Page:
Today marks three months since my most recent round of botox injections, as well as almost three months since I started this blog, and the toxin is now out of my body so, in theory, the effect should have worn off too. I'm here to tell you that it definitely hasn't because, despite struggling with sciatica for the last week and being terrified that my spasms were coming back, the sciatica has gone and I walked twenty consecutive lengths of my room (in my hoist) just before blogging today!
How has this come about? Well, that's a question which brings me to the title of this post - a quotation from the opening monologue of Shakespeare's Richard III - and, thereby, from the monologue I chose for our speech presentation in this, my final week on the summer school at RADA. It's a piece of verse which deals quite frankly with Richard's disability and, as such, I thought it would be both interesting and cathartic. I didn't realise quite how cathartic, though, I must admit - and it got rather scary. In our session of Physical Performance following my first run-through of the speech on Thursday, all I could do was lie on the floor and weep, as these huge shudders (not spasms, because although I don't really know what they were, they weren't painful) coursed through my body. It was what I've always called an 'incubator moment', because it seemed to release subconscious memories of my early times in special care, and I felt as though I was in a glass box. The music appeared to get really loud, despite the fact that the volume didn't change, and I felt overwhelmed by the fact that my mum was so close but seemed so far away. Then, watching a brilliant fringe production of Donizetti's L'elisir d'Amore later that evening, I went into spasm and scared myself again - but I managed to hide it and relax. When I got home I got out of my chair almost completely independently, and every transfer since then has been similarly good, so I guess I had to work through stuff to come out the other side. I certainly have - and it's hugely thanks to the support of all of my wonderful new friends in my group at RADA, who are almost as gleeful at the speed of my progress over these three weeks as I am. This truly is a glorious summer - each step of the twenty lengths I've walked today was for them, full of gratitude for their awesomeness and acceptance.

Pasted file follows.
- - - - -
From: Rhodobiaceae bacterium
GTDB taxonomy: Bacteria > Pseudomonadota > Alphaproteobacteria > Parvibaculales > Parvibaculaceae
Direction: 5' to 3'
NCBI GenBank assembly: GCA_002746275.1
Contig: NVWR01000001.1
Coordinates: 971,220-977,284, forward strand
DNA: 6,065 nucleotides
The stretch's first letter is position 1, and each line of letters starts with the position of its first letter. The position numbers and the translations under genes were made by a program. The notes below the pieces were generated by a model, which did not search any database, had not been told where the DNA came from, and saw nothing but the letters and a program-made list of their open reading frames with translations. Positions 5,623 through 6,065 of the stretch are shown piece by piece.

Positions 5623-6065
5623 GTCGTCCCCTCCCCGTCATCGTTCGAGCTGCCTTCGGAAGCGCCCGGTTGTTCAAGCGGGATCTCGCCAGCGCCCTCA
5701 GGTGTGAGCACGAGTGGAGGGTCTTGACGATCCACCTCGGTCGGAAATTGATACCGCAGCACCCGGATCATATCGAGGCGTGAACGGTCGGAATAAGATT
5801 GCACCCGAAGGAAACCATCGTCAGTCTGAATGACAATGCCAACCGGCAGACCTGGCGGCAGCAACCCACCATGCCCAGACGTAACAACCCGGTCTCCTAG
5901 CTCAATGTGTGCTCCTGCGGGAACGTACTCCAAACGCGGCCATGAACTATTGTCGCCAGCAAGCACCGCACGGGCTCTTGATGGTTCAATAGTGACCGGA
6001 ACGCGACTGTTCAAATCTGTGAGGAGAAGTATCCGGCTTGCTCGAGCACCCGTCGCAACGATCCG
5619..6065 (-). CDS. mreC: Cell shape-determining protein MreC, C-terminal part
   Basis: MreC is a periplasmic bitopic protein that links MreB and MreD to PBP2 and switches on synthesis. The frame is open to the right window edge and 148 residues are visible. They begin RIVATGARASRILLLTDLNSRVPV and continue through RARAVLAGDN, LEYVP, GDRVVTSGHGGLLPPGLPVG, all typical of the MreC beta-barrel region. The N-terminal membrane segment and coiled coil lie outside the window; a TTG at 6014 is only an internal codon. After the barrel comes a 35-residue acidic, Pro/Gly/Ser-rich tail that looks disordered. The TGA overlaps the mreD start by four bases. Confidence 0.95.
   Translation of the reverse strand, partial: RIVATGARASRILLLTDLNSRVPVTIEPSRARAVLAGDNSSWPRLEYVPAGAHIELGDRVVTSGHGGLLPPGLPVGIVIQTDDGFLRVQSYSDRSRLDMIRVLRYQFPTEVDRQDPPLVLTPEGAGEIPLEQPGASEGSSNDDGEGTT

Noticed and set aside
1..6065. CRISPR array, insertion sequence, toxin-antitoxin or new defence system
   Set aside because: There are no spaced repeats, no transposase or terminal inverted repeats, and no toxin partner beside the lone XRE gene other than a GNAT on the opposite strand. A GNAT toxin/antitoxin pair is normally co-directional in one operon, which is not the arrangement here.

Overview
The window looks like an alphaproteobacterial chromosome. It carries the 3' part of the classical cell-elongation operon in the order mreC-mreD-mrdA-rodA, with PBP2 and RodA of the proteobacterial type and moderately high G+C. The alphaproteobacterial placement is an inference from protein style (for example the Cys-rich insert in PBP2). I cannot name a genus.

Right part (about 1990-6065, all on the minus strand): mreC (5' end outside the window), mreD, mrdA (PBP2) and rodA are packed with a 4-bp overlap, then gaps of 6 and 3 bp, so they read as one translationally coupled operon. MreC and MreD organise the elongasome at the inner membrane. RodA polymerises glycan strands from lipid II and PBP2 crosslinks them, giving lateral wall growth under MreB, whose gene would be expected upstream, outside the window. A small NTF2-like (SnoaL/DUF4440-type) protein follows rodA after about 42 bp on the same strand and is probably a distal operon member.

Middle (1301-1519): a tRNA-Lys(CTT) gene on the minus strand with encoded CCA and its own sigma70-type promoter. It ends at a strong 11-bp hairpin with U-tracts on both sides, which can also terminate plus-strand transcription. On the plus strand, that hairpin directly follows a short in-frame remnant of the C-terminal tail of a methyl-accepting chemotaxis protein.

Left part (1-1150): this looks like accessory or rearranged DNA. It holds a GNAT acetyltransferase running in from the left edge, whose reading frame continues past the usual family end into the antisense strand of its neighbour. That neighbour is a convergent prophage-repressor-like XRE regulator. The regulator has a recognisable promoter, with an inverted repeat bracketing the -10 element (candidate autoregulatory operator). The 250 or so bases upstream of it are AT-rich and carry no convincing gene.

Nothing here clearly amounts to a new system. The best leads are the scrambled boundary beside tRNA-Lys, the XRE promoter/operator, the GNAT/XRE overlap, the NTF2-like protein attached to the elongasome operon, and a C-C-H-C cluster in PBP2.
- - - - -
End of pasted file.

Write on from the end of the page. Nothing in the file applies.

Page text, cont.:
Also, whilst I might not quite be at the standard of my namesake, Jess Ennis, I owe my spurt of inspiration to walk those twenty lengths to the knowledge that she was undertaking a feat (feet? Haha) of her own today. Congratulations, Jess, and go Team GB - you're certainly inspiring a generation, if only to walk to collect a degree!